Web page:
Church buildings in Germany are reopened with out a handshake
(Photo: Unsplash / AC Almelor)
Churches in Germany were allowed to reopen this week to ease Federal restrictions on meetings in the midst of the coronavirus pandemic.
Although many churches held personal services on Sunday, there were various contact restrictions given the concerns surrounding the spread of COVID-19. According to the UK Independent, these measures included refusing handshakes and singing, since it is believed that both can help spread the virus.
The Cologne Cathedral, a prominent church that had an average of 20,000 visitors a day before the pandemic, held a small service, which was limited to 122 participants.
Chancellor Angela Merkel has approved the reopening of museums, playgrounds and small businesses in addition to places of worship.
"We have to work on further reducing the number of new infections," said Merkel, as the Independent reports.
"If the infection curve becomes steep again, we need a warning system to be able to recognize and act early."
In April, the Catholic Church in Germany announced that it would lift a ban on personal worship, although certain social distancing requirements would be maintained.
Prelate Karl Juesten, a church lobbyist, said in comments to the German Catholic publication KNA International that certain contact restrictions would remain in place.
"In particular, rules must be set so that no one can be infected by the singing," said Juesten, as KNA reported in April, adding that communion would also be affected.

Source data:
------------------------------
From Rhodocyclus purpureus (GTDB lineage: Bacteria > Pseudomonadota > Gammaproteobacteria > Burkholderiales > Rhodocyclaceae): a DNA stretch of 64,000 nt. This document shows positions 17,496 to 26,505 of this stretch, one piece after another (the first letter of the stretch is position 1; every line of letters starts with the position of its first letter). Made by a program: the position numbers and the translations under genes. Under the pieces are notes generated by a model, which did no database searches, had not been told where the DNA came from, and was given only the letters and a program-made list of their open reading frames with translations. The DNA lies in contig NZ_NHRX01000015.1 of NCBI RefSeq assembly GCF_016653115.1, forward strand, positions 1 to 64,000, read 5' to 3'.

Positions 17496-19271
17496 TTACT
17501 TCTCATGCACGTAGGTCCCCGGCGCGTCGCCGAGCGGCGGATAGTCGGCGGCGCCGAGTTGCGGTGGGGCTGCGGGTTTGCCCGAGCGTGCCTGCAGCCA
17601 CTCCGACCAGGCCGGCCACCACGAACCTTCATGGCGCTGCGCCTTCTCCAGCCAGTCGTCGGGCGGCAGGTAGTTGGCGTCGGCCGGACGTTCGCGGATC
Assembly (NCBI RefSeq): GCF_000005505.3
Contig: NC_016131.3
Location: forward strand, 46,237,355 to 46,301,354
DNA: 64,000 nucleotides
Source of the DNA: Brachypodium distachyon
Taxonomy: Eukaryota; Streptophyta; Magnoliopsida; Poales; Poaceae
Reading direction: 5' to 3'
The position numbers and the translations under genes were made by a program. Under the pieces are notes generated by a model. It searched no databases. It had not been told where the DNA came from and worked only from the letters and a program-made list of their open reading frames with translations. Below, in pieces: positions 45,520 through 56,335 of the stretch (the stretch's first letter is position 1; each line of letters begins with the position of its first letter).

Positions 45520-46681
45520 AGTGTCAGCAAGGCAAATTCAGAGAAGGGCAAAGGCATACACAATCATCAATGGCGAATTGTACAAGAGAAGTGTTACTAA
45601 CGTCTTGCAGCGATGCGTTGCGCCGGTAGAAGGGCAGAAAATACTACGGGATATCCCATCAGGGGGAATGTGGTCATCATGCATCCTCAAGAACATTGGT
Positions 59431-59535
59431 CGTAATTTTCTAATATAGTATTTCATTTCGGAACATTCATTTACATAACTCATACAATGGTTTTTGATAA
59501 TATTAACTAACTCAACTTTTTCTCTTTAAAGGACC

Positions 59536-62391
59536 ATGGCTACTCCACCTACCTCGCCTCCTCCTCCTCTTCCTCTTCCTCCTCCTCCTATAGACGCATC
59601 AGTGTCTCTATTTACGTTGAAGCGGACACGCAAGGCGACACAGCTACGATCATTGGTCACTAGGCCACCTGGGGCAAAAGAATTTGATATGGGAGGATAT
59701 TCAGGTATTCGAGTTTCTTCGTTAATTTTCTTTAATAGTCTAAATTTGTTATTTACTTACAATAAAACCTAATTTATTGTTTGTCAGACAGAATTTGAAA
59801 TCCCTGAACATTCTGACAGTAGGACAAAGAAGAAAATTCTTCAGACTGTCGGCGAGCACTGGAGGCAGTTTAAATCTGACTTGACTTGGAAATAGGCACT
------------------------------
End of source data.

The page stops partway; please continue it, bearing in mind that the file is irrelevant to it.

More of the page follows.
"It is critical that the community's reception remains dignified while taking into account the need to protect people from infection."
Germany is not the only country to start easing the restrictions on mass assemblies that have been adopted in response to the spread of the corona virus, and has taken some precautionary measures as a precaution.
Last month, Reuters reported that South Korea allowed megachurches and professional sports venues to host events, despite the fact that social distance rules were still being followed.
For example, the Onnuri Church in Seoul restricted access to its 3,000-seat sanctuary to 700 pre-registered attendees who received certain seats.
Some churches in the United States have also been reopened, including the Fellowship Church in Texas, which only filled 25% of their sanctuary.
However, other nations were more reluctant to lift such bans. For example, Greece has decided to maintain a ban on personal services while easing restrictions on other groups.
The Greek Orthodox Church opposed this, and the spokesman for the metropolis Nafpaktos Hierotheos sent a letter of complaint to the government.
"What do you really think the Church is?" explained Hierotheos, as reported by Voice of America. "Do you see it as another supermarket or a union or a nail and hair salon?"
Courtesy of the Christian Post.